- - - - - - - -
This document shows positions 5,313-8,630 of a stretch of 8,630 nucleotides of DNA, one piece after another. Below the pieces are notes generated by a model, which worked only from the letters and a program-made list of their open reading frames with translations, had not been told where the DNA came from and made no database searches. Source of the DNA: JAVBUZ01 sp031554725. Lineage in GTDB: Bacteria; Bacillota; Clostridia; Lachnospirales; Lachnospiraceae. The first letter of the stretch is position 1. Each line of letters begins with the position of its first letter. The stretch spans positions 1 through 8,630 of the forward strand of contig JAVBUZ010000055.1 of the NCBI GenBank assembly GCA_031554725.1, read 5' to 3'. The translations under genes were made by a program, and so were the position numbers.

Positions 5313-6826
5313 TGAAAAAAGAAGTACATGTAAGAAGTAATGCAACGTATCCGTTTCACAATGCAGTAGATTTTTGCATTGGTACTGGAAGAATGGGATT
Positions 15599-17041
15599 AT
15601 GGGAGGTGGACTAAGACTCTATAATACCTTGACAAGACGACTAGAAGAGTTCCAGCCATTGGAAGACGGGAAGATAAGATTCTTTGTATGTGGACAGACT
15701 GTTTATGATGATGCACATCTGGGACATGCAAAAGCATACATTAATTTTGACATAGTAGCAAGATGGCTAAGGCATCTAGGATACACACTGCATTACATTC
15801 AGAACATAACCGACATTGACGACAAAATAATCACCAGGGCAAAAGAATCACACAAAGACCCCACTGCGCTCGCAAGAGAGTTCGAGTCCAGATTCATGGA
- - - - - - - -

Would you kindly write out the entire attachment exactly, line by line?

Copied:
This document shows positions 5,313-8,630 of a stretch of 8,630 nucleotides of DNA, one piece after another. Below the pieces are notes generated by a model, which worked only from the letters and a program-made list of their open reading frames with translations, had not been told where the DNA came from and made no database searches. Source of the DNA: JAVBUZ01 sp031554725. Lineage in GTDB: Bacteria; Bacillota; Clostridia; Lachnospirales; Lachnospiraceae. The first letter of the stretch is position 1. Each line of letters begins with the position of its first letter. The stretch spans positions 1 through 8,630 of the forward strand of contig JAVBUZ010000055.1 of the NCBI GenBank assembly GCA_031554725.1, read 5' to 3'. The translations under genes were made by a program, and so were the position numbers.

Positions 5313-6826
5313 TGAAAAAAGAAGTACATGTAAGAAGTAATGCAACGTATCCGTTTCACAATGCAGTAGATTTTTGCATTGGTACTGGAAGAATGGGATT
Positions 15599-17041
15599 AT
15601 GGGAGGTGGACTAAGACTCTATAATACCTTGACAAGACGACTAGAAGAGTTCCAGCCATTGGAAGACGGGAAGATAAGATTCTTTGTATGTGGACAGACT
15701 GTTTATGATGATGCACATCTGGGACATGCAAAAGCATACATTAATTTTGACATAGTAGCAAGATGGCTAAGGCATCTAGGATACACACTGCATTACATTC
15801 AGAACATAACCGACATTGACGACAAAATAATCACCAGGGCAAAAGAATCACACAAAGACCCCACTGCGCTCGCAAGAGAGTTCGAGTCCAGATTCATGGA